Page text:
In "The Tempest," Shakespeare sings to his muse, writing of how "graves at my command / Have waked their sleepers, oped and let 'em forth / By my so potent art." Four centuries later, American writers continue to ply their own literary spades at the undead ghosts of Katrina. In her new volume, "Blood Dazzler," a finalist for the National Book Award for poetry, Patricia Smith brings an incantatory brilliance to the horror of that hurricane and our nation's shameful response to it.
This is an awesomely alliterative book. Smith, who is a slam poet champion, makes her lines seethe and bulge like high-pressure fronts. For her, the storm is elementally female. "Every woman begins as weather," she writes in "5 P.M., Tuesday, August 23, 2005": "sips slow thunder, knows her hips. Every woman / harbors a chaos." Line by line, beat by beat, Smith beautifully evokes Katrina's gathering rage and then tracks the tangible havoc it wrought on the Gulf Coast.
Like Jacob Lawrence's magnificent Great Migration series of paintings, there is a gouged poignancy to the progression of these poems. Weather becomes warnings received too late, leading to harrowing rooftop vigils. Smith conjures the voices silenced by rising water -- the agonizing choices made by those who barely survived. "I have three children, / but only two arms," she writes in the voice of a woman. "He falls / and barely splashes, / that's how incredibly light / he is -- was. How death whispers."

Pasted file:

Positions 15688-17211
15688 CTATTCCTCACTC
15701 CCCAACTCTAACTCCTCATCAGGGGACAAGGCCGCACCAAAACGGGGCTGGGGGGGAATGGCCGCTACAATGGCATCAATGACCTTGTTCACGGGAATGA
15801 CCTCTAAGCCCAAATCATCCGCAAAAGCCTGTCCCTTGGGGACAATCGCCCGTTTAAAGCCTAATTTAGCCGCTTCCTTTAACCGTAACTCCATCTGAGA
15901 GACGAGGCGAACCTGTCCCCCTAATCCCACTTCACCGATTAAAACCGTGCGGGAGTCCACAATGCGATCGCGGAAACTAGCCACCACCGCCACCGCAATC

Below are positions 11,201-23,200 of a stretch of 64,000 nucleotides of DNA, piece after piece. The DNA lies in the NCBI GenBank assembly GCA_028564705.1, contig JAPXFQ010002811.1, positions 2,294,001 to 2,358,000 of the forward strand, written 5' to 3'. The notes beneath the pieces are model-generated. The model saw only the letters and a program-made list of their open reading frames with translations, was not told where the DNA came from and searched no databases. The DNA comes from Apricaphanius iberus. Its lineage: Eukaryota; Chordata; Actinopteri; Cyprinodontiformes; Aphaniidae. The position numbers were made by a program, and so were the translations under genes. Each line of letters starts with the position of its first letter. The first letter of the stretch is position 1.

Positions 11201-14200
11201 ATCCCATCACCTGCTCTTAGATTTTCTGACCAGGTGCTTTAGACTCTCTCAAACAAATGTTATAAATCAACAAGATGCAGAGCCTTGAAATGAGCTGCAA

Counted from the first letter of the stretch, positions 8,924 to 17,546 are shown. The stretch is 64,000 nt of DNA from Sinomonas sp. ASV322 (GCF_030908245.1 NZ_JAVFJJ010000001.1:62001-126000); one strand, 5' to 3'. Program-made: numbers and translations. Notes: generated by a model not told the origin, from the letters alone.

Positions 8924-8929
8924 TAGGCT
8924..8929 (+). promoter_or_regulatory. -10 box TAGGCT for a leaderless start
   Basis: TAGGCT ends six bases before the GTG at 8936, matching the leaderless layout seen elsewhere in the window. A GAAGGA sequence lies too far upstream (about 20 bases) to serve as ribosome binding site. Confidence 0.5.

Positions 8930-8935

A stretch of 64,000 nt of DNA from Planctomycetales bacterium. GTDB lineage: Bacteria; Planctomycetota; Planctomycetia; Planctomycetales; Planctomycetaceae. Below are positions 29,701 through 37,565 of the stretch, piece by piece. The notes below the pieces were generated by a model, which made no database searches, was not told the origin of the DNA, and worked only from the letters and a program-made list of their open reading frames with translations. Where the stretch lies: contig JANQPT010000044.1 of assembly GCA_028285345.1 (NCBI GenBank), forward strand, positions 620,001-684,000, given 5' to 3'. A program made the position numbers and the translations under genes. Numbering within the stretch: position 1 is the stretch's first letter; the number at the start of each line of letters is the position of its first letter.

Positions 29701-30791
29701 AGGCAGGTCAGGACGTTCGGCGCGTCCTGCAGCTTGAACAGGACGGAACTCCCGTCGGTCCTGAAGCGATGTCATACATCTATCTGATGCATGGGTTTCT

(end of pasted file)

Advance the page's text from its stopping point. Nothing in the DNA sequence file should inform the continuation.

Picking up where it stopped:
"Blood Dazzler" may not be a big volume, but it captures the panoramic sweep of the storm's impact. "Giddy shoppers / circle and howl, bellowing their felonies," she writes in "Loot." "Herbert my son," she writes in the voice of Ethel Freeman, whose fate was one of the most heartbreaking shown in Spike Lee's film "When the Levees Broke." "I believe him when he says help gon' come."
The tireless work of filmmakers, journalists and survivors determined to tell their stories have made Smith's own book easier to tell. She respects the narrative that this collective outpouring has created, giving a call-and-response echo to her verse. "The storm left a wound seeping," she writes in "Voodoo V: Enemy Be Gone," "a boulevard yawning, / some memories fractured, a / kiss exploded, / she left no stone resting."
These poems are not elegies, but language elevated to such a level that it becomes eternally present tense. Even Smith's gimlet-eyed poem about President Bush idly strumming a guitar while the storm bore down on New Orleans and her dead-eyed portrait of FEMA's "Michael Brown" duck the lazy habits of polemic and pivot on memorable images. This book refuses to "paint the rubble pretty," as Smith writes in "Rebuilding." Still, it is a work of awful beauty.
John Freeman is completing a book on the tyranny of e-mail. National Book Award winners are announced Wednesday.